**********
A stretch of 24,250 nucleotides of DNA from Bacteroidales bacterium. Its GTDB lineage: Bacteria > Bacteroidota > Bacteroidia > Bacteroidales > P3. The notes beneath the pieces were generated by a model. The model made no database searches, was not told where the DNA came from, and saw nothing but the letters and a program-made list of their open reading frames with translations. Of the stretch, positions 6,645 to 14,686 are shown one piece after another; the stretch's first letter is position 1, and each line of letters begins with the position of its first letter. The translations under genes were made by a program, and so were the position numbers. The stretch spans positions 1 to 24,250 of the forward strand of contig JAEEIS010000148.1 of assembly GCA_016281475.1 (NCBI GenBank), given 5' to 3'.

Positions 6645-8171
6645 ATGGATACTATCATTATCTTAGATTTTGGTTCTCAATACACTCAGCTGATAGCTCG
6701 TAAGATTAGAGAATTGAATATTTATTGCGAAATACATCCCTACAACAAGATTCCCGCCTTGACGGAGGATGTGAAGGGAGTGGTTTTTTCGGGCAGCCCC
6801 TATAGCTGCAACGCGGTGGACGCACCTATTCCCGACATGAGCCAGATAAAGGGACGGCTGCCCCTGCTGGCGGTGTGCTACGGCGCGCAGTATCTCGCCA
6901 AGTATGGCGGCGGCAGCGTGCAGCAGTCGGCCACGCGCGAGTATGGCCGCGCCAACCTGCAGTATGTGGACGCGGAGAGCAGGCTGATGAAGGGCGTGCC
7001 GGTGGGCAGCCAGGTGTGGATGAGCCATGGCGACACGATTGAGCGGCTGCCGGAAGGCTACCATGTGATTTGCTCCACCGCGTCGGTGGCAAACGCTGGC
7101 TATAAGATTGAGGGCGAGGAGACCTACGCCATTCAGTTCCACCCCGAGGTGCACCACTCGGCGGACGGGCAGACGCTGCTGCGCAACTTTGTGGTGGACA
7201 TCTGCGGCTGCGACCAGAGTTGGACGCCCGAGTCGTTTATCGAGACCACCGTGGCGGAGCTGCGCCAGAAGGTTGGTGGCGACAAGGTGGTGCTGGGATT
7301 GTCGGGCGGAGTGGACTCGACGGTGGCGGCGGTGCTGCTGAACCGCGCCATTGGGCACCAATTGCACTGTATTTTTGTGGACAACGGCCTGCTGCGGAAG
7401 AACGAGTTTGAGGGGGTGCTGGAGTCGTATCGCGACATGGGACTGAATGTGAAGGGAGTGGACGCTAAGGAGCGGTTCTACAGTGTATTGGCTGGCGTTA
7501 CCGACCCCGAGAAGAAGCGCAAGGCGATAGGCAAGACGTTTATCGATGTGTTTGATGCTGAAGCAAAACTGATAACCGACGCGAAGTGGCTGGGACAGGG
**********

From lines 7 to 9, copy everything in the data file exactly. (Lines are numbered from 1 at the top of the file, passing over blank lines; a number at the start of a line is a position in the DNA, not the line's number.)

7001 GGTGGGCAGCCAGGTGTGGATGAGCCATGGCGACACGATTGAGCGGCTGCCGGAAGGCTACCATGTGATTTGCTCCACCGCGTCGGTGGCAAACGCTGGC
7101 TATAAGATTGAGGGCGAGGAGACCTACGCCATTCAGTTCCACCCCGAGGTGCACCACTCGGCGGACGGGCAGACGCTGCTGCGCAACTTTGTGGTGGACA
7201 TCTGCGGCTGCGACCAGAGTTGGACGCCCGAGTCGTTTATCGAGACCACCGTGGCGGAGCTGCGCCAGAAGGTTGGTGGCGACAAGGTGGTGCTGGGATT